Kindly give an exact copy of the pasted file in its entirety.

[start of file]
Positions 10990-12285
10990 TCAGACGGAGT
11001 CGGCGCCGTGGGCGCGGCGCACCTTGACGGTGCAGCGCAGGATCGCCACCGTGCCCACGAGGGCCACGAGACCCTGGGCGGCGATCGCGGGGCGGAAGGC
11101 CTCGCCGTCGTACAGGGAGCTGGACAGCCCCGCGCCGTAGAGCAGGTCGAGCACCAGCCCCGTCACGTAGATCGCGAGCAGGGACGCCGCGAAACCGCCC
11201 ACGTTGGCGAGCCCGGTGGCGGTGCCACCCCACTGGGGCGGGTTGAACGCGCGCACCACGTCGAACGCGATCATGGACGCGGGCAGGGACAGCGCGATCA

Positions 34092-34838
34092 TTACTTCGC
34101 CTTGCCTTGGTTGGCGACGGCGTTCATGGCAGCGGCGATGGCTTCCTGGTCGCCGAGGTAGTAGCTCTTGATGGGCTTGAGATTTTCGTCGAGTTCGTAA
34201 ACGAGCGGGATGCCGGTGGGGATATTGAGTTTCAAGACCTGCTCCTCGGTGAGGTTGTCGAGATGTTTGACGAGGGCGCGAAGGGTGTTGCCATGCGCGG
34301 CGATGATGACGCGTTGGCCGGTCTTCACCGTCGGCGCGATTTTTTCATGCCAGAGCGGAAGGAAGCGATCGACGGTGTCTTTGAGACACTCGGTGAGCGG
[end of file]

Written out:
Positions 10990-12285
10990 TCAGACGGAGT
11001 CGGCGCCGTGGGCGCGGCGCACCTTGACGGTGCAGCGCAGGATCGCCACCGTGCCCACGAGGGCCACGAGACCCTGGGCGGCGATCGCGGGGCGGAAGGC
11101 CTCGCCGTCGTACAGGGAGCTGGACAGCCCCGCGCCGTAGAGCAGGTCGAGCACCAGCCCCGTCACGTAGATCGCGAGCAGGGACGCCGCGAAACCGCCC
11201 ACGTTGGCGAGCCCGGTGGCGGTGCCACCCCACTGGGGCGGGTTGAACGCGCGCACCACGTCGAACGCGATCATGGACGCGGGCAGGGACAGCGCGATCA

Positions 34092-34838
34092 TTACTTCGC
34101 CTTGCCTTGGTTGGCGACGGCGTTCATGGCAGCGGCGATGGCTTCCTGGTCGCCGAGGTAGTAGCTCTTGATGGGCTTGAGATTTTCGTCGAGTTCGTAA
34201 ACGAGCGGGATGCCGGTGGGGATATTGAGTTTCAAGACCTGCTCCTCGGTGAGGTTGTCGAGATGTTTGACGAGGGCGCGAAGGGTGTTGCCATGCGCGG
34301 CGATGATGACGCGTTGGCCGGTCTTCACCGTCGGCGCGATTTTTTCATGCCAGAGCGGAAGGAAGCGATCGACGGTGTCTTTGAGACACTCGGTGAGCGG